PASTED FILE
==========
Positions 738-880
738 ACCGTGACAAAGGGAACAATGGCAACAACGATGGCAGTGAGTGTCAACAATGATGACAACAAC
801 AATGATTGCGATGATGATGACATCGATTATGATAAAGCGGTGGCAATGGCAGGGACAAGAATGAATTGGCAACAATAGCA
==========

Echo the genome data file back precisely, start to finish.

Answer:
Positions 738-880
738 ACCGTGACAAAGGGAACAATGGCAACAACGATGGCAGTGAGTGTCAACAATGATGACAACAAC
801 AATGATTGCGATGATGATGACATCGATTATGATAAAGCGGTGGCAATGGCAGGGACAAGAATGAATTGGCAACAATAGCA